The European Union carries on its process of expansion in the Balkans. Today, a new country from that region officially became a candidate.
It’s been nine years since the European Union last expanded its borders. Croatia was the latest addition to the Union in 2013, continuing the process of welcoming Balkan nations under Brussels’ umbrella.
Since then, however, not only has the EU stopped expanding, but it has also shrinked with the departure of Great Britain. Brexit dealt a major blow to Europe’s unity, though today we can safely say it has hurt London more than Brussels.
The process of expansion in the Balkans never stopped. North Macedonia and Albania were the two countries most likely to join next, but there is now a new contender: Bosnia and Herzegovina.
Last Tuesday, European Union ministers endorsed Bosnia’s candidature, which was officially confirmed today. “Bosnia and Herzegovina was granted the status of candidate country today,” tweeted Charles Michael on Thursday.
Bosnia is now the eight official candidate to join the EU. It is joined by Moldova, Serbia, Montenegro, Turkey, Ukraine and the aforementioned Albania and North Macedonia.
Being officially recognized as a candidate is only the first of many lengthy bureaucratic processes to officially join the European Union. Now, Sarajevo and Brussels will have to start negotiations, and Bosnia will be allowed to join only when all the requirements will be met.
When will Bosnia join the EU
In order to join the EU, any country has to go through incredibly complicated negotiations processes. Despite Brussels’ help, these talks usually take years to complete.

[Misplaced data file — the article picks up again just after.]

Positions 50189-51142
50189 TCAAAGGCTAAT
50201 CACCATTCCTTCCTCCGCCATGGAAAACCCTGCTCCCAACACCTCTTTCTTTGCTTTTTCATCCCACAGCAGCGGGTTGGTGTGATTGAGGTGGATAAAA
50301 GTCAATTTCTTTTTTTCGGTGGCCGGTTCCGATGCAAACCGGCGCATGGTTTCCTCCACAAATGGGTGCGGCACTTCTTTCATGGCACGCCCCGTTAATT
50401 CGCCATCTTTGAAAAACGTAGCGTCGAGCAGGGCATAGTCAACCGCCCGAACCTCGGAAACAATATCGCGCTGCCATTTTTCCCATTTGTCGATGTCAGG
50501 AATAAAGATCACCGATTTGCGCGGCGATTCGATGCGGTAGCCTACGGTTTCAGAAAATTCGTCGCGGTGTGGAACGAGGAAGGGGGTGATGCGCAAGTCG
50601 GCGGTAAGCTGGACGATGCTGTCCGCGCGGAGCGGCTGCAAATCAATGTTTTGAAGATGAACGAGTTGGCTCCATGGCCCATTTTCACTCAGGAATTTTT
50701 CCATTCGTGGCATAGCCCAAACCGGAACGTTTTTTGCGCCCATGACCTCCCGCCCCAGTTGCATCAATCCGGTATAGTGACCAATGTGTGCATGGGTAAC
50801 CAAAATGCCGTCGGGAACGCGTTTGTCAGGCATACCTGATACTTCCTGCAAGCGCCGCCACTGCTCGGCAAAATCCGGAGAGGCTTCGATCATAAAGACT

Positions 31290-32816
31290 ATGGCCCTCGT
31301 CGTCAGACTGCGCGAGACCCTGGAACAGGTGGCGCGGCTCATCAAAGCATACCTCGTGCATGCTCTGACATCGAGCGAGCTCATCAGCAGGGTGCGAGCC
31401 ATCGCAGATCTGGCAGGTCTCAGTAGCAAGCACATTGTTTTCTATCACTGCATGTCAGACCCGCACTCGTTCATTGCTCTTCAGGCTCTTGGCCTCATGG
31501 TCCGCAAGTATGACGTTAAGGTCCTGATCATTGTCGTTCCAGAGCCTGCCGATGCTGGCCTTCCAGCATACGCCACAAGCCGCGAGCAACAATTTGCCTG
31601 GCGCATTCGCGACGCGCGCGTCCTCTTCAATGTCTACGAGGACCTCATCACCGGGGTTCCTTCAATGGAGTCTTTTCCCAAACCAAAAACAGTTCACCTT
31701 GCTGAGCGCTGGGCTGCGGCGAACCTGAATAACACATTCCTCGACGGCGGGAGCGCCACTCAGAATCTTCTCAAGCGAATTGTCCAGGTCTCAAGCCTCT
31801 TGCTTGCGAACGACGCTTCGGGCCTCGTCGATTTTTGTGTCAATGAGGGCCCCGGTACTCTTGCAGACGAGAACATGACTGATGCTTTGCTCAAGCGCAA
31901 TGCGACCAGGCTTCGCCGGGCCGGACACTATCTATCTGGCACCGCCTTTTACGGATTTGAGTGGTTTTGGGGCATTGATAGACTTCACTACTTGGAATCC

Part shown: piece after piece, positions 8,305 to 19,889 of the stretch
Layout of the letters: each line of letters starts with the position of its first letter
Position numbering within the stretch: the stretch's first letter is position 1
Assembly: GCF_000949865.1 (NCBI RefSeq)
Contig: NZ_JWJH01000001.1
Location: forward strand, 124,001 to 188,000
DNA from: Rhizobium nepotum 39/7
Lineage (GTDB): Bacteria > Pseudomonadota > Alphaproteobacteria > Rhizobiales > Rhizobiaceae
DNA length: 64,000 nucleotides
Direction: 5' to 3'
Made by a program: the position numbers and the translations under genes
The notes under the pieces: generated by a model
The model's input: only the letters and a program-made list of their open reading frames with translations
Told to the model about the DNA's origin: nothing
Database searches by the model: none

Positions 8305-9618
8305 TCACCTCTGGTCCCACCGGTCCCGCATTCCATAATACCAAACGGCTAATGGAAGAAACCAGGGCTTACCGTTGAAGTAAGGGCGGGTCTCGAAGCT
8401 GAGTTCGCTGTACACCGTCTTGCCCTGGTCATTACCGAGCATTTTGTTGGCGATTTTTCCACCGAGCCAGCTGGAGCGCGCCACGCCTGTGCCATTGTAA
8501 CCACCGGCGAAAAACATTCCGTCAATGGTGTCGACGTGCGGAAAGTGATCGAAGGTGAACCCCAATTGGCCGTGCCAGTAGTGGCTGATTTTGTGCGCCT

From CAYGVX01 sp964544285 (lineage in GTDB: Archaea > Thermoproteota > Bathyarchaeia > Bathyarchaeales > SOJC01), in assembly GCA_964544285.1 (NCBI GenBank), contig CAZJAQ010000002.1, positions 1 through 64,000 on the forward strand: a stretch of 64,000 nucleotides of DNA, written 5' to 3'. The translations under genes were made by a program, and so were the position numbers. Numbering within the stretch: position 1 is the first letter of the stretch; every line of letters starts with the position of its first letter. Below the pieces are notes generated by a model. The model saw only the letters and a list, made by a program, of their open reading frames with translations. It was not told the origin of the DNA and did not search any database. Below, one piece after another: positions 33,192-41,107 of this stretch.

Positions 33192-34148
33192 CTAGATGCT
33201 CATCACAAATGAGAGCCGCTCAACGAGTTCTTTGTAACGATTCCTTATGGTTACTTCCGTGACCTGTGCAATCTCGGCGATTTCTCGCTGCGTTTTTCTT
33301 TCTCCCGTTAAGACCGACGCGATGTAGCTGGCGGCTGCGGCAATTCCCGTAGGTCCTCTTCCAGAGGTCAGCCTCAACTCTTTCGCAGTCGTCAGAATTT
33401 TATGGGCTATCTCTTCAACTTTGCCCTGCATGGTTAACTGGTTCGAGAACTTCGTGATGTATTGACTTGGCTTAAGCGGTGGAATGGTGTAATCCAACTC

The conditions to join the EU are broadly described on their official site and include “a stable democracy and the rule of law, a functioning market economy and the acceptance of all EU legislation, including of the euro.”
Bosnia and Herzegovina is one of the poorest countries in Europe, though not for lack of effort. It suffered immense destruction and atrocities barely 25 years ago, during the Yugoslavian wars. Bosnia was at the center of the conflict, being overrun by both Croatia and Serbia.
The siege of Sarajevo, which took place during that war, is the longest military siege in modern history. It lasted for over four years, during which the rest of the country was almost completely destroyed.
Bosnia, a 3.5 million people country, is still recovering from the war and will likely immensely benefit from joining the EU. Though, given their abysmal economic situation, it will take years before it actually happens.
But today marked a crucial step for the history of Bosnia, and will hopefully be remembered as the beginning of better times.